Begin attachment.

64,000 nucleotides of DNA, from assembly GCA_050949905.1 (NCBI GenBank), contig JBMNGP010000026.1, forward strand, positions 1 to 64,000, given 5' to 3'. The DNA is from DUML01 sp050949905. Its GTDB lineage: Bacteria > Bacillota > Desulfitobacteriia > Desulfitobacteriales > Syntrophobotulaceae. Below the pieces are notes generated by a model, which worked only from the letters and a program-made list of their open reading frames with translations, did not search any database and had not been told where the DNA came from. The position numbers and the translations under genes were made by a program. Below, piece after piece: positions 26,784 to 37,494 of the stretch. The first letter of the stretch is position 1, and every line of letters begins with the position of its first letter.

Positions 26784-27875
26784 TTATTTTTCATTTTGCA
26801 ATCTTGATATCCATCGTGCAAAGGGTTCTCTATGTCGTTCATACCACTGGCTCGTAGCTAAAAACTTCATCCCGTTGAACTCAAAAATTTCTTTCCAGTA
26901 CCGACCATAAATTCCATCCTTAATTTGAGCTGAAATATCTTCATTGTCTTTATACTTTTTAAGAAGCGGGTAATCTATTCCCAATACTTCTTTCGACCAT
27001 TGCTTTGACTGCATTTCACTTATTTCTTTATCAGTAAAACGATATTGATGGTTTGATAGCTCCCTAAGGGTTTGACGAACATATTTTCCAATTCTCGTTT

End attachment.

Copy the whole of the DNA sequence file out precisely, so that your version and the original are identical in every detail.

64,000 nucleotides of DNA, from assembly GCA_050949905.1 (NCBI GenBank), contig JBMNGP010000026.1, forward strand, positions 1 to 64,000, given 5' to 3'. The DNA is from DUML01 sp050949905. Its GTDB lineage: Bacteria > Bacillota > Desulfitobacteriia > Desulfitobacteriales > Syntrophobotulaceae. Below the pieces are notes generated by a model, which worked only from the letters and a program-made list of their open reading frames with translations, did not search any database and had not been told where the DNA came from. The position numbers and the translations under genes were made by a program. Below, piece after piece: positions 26,784 to 37,494 of the stretch. The first letter of the stretch is position 1, and every line of letters begins with the position of its first letter.

Positions 26784-27875
26784 TTATTTTTCATTTTGCA
26801 ATCTTGATATCCATCGTGCAAAGGGTTCTCTATGTCGTTCATACCACTGGCTCGTAGCTAAAAACTTCATCCCGTTGAACTCAAAAATTTCTTTCCAGTA
26901 CCGACCATAAATTCCATCCTTAATTTGAGCTGAAATATCTTCATTGTCTTTATACTTTTTAAGAAGCGGGTAATCTATTCCCAATACTTCTTTCGACCAT
27001 TGCTTTGACTGCATTTCACTTATTTCTTTATCAGTAAAACGATATTGATGGTTTGATAGCTCCCTAAGGGTTTGACGAACATATTTTCCAATTCTCGTTT